Yet five months after its release, most Android users are still waiting to hear if or when Android 4.2 will reach their devices. So what gives?
Here's the simple truth: For the most part, manufacturers are staying mum about their plans for Android 4.2 upgrades -- and that's why it's impossible for people like me to pass along any such details.
Sony's new Xperia Z and Xperia Tablet Z devices. Back when those products launched, Sony confirmed it would upgrade them to Android 4.2 "shortly after" their release.
Motorola's international Razr D1 and D3. When announcing these Brazil-targeted phones, Moto promised it would upgrade them to "the nextversion of Android" (but provided no firm timeline for that process).
That's pretty much it; most other devices are in a wait-and-see pattern for 4.2, with nomanufacturer commitments one way or the other. (To be fair, Samsung did put out a vague and meaningless statement: "We will announce rollout plans for Android 4.2 to our Galaxy portfolio of devices in due course." Enlightening, no?)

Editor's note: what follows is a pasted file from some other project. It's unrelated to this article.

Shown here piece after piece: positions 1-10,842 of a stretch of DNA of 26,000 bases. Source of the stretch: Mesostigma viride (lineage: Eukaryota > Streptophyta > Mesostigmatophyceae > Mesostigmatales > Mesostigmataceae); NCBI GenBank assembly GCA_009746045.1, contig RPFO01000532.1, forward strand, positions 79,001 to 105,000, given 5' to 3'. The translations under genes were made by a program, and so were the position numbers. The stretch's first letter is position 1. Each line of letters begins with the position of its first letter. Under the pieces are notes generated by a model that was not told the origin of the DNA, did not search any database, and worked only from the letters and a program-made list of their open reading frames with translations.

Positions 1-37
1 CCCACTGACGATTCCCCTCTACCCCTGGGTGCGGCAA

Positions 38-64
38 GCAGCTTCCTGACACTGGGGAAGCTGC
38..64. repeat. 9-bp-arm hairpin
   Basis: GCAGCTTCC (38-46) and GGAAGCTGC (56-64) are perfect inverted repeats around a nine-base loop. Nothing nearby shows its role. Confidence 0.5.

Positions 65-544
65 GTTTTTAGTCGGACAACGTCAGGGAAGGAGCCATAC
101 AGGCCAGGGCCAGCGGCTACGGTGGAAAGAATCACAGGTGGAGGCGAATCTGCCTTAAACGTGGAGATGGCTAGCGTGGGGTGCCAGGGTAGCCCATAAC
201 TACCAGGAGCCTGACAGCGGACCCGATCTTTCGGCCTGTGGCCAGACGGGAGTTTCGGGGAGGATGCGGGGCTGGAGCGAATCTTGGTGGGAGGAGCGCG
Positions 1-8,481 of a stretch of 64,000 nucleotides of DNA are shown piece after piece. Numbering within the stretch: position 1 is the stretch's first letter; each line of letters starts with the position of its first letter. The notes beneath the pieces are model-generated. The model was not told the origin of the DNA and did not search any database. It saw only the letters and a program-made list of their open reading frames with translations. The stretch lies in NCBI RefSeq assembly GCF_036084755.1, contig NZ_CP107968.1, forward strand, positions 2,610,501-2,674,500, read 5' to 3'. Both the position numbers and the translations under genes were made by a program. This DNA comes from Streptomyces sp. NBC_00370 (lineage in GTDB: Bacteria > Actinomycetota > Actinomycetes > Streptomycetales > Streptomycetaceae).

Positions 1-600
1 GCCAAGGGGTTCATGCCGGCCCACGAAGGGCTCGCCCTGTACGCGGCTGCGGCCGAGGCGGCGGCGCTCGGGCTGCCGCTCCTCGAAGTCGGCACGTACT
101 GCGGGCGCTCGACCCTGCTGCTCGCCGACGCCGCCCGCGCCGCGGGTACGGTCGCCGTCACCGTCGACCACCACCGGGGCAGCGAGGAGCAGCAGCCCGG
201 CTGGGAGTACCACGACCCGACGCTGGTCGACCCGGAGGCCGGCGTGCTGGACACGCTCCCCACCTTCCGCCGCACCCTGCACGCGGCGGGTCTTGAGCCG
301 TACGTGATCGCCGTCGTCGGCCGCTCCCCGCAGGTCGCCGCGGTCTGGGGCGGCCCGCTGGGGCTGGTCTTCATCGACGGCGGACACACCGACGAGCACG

So why the silence? On the phone side, the logical conclusion is that the manufacturerswant to focus their efforts on catching up with the Android 4.1 upgrade before diving into 4.2. Since 4.2 is a relatively minor step forward from 4.1 for phones, some companies may even consider skipping it altogether and taking devices directly to the next major release -- the one most folks expect to be called Key Lime Pie (which will likely be announced at Google's big I/O conference in May).
On the tablet side, ironically enough, the upgrade may be too major for somemanufacturers to consider. While the new 4.2-level tablet UI makes thingsmore intuitive for new users, it is a significant change from the Honeycomb-style UI present on older devices. Consequently, companies may prefer to introduce it with new products rather than force it upon users who are accustomed to the previous style.
(You can, of course, take control of most Android devices and install third-party software yourself -- a process known as rooting and ROM'ing -- but you may or may not want tomess with that type of advanced, off-the-grid tinkering. Most users don't.)
I'll continue monitoring the status of Android 4.2 upgrades and will pass along any new details as they become available. If you're still waiting forAndroid 4.1, meanwhile, you can check my Android 4.1 upgrade list for the latest info on that front; it's always kept up-to-date with the most current details available for all phones and table